• The present scheme is asymmetric in that a typical device is mainly listening. This is advantageous because receiving (discovering) advertisements consumes less battery power than actively sending advertisements. Asymmetric thus means that a typical device receives advertisements from other devices more often than it sends own advertisements. Note that a device in listening state does not necessarily have to listen all the time. To conserve power an unconnected device might periodically listen for advertisements from other devices, for example.
  • As an example of how the present scheme can be used to conserve power, a network with several battery-powered devices and one that is connected to a power grid is considered. If the device with a better power source (in the present example the one device that is connected to the power grid) has a mean time of five seconds between receiving (discovery) or sending an advertisement, and the other devices have a mean of seven seconds, then most transmissions will be from the device that can afford the power cost. As the other devices notice that their entries are close to expiring, they can alter their transmission probability distribution to make it more likely that they will send an advertisement soon. In this way, they transmit only occasionally, conserving battery power, but if they are removed from the network, their absence will be missed (as they will no longer be renewing their entries' expiry times). By adjusting the expiry time of different devices, the frequency with which such updates must be sent can also be adjusted to balance the power requirement with the frequency with which certain devices may be expected to leave the local network.
  • The systems according to the present invention are completely distributed - at least as far as the advertisement and/or discovery of services is concerned - because no device is more important than any other device. Local network partitions or the loss of a single device will not affect the robustness of the network. New devices will promptly receive a full list of services (discovery) available in a new network segment. This may happen before the new device even realizes that it has entered a new segment. This is an advantage, because it means that the membership algorithm does not have to sense when an area (segment) has been left or entered. This makes its state independent of its environment, and makes the algorithm much easier to implement.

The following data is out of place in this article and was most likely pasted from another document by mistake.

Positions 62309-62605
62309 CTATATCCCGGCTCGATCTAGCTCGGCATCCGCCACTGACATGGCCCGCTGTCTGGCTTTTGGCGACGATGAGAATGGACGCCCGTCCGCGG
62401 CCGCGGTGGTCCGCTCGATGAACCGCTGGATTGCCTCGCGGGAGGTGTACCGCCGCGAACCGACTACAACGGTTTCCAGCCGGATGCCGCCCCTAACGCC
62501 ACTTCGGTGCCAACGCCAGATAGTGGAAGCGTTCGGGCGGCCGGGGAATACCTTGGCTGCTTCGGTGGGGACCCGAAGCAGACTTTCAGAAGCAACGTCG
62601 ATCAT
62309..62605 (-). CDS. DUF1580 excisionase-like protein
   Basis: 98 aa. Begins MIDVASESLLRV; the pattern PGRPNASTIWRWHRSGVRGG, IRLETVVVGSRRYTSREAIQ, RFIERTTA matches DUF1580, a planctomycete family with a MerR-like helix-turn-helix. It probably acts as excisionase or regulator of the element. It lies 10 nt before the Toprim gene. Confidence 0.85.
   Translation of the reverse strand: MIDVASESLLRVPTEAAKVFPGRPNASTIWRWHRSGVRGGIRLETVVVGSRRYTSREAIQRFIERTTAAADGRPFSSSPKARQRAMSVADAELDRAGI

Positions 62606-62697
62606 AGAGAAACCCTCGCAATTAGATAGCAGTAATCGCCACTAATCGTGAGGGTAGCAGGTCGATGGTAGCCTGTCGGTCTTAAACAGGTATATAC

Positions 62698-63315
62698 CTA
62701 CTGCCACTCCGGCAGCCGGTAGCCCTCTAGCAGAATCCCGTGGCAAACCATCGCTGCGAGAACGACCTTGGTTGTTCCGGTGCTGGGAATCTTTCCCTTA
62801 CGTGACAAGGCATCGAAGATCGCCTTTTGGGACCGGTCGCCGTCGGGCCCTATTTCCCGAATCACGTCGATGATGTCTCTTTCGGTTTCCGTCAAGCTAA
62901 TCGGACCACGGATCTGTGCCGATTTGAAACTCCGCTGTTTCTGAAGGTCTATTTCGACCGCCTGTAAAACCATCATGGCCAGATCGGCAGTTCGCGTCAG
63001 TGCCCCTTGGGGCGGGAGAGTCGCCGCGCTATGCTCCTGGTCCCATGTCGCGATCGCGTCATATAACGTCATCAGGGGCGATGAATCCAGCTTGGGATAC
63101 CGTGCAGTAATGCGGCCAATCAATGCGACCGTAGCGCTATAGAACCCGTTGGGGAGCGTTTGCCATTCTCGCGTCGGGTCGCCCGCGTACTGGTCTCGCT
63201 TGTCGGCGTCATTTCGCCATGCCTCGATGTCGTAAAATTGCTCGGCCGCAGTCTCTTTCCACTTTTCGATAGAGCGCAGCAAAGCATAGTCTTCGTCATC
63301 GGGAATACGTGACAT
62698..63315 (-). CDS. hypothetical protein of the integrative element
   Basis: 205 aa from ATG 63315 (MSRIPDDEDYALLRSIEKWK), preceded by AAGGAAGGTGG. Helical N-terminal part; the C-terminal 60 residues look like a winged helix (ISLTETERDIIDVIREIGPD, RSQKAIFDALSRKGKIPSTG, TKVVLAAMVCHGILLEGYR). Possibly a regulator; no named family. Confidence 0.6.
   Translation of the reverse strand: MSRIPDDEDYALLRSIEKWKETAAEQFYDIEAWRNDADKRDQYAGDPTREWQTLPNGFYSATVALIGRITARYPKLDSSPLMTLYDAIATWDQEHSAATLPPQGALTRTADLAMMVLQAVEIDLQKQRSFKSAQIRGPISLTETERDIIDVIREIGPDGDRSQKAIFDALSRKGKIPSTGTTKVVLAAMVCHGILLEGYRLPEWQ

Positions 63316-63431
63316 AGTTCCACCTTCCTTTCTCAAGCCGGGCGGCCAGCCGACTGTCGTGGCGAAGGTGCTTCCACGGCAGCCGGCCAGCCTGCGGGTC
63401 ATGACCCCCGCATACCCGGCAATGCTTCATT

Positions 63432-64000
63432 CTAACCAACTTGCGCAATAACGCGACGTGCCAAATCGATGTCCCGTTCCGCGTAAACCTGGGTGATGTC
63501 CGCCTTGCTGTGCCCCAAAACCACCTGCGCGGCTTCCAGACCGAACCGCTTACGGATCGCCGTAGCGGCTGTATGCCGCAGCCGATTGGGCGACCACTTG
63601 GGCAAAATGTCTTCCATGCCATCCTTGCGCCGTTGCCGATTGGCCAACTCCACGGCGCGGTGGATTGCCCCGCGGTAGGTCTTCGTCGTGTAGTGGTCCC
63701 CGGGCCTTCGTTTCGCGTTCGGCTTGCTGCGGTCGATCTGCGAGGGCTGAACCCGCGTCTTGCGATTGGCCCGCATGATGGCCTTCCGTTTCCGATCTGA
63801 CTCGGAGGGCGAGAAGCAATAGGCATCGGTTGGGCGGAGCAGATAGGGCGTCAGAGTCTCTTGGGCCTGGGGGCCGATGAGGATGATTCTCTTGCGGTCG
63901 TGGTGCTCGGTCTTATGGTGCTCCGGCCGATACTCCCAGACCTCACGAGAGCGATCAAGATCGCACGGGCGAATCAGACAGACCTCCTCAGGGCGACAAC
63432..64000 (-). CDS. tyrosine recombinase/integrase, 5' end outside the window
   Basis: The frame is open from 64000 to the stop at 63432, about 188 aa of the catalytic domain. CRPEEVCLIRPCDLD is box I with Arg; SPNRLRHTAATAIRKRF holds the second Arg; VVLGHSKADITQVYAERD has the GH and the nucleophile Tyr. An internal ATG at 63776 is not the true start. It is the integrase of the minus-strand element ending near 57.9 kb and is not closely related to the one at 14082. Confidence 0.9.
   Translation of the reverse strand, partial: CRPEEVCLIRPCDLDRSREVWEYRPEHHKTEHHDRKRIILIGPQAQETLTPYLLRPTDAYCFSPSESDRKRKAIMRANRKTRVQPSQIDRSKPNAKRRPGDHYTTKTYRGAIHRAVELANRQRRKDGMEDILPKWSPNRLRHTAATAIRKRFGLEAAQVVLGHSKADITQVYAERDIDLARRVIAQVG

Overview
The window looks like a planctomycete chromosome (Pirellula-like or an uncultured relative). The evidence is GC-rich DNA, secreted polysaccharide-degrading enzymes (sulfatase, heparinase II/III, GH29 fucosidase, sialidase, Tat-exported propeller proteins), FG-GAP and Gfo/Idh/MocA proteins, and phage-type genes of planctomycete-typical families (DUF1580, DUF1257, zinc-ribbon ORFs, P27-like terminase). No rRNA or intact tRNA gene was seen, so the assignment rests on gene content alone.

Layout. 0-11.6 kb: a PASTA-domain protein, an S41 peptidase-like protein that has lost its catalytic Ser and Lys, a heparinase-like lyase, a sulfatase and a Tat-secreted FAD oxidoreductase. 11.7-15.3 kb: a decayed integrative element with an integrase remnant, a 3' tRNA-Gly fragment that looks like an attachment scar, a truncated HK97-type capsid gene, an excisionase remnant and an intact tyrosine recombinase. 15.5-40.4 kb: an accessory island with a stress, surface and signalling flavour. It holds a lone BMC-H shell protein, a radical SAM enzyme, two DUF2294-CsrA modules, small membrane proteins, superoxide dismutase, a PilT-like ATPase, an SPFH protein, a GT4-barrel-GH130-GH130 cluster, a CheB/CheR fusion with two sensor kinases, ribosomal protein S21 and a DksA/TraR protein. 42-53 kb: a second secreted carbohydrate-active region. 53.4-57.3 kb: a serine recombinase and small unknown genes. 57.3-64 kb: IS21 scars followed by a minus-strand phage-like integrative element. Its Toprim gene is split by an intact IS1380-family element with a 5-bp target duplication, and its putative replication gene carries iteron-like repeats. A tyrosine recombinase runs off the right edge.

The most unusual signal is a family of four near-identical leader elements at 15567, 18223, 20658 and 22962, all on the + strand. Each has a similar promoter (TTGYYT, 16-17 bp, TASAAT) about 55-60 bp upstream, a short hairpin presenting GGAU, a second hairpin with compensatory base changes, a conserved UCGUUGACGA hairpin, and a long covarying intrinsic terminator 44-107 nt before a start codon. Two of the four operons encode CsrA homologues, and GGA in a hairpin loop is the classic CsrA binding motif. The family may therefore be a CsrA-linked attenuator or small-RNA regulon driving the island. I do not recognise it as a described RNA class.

• The IEEE 802.11 standard for wireless LAN medium access control has features that allow to conserve power, too. According to this standard, IEEE 802.11 LAN members broadcast information about themselves at regular intervals, with small random time offsets. These LAN members broadcast only information about themselves. They do not advertise information about the services offered by other devices. If an IEEE 802.11 LAN member receives such a broadcast while it is preparing one itself, it will not broadcast that round. In this way, all devices broadcast their individual characteristics with statistically even distribution. Note that the present approach is different in that the advertisements occur in a non-even statistical distribution. In other words, if one describes the probability of having transmitted an advertisement as a function of time, assuming that no other advertisements are transmitted, the present scheme would not necessarily produce the same curve for all devices. The probability of any particular device transmitting an advertisement during a given "advertising cycle" would be 1/n for n devices operating in an IEEE 802.11 network, but might be different for each device operating in a network in accordance with the present invention. This is an interesting feature because it allows weaker devices, i.e. those devices that have less available power, to advertise less frequently.
  • Because the IEEE 802.11 MAC layer is given specific device addresses to which it directs transmissions, its image of the LAN does not need to be as timely as the present algorithm. The chief difference is that in the present algorithm, the full list is more quickly communicated to new arrivals, and absent devices are more quickly identified.
  • In the following an exemplary implementation (first embodiment) of the present scheme is described in connection which Figure 1. In this Figure a schematic block diagram of the components of a device 10 - in which the present invention is implemented - is shown. The device 10 comprises a transmitter 13 for sending information via an output channel 21 to another device, and a receiver 14 for receiving through an input channel 22 information from another device. Note that in the present example there are two channels 21, 22 shown. These channels can be any kind of shared media channel, such as an IR, RF, or body network channel, for example. These channels do not have to be the same. It is conceivable that the output channel 21 is an infrared channel whereas the input channel 22 is a RF channel.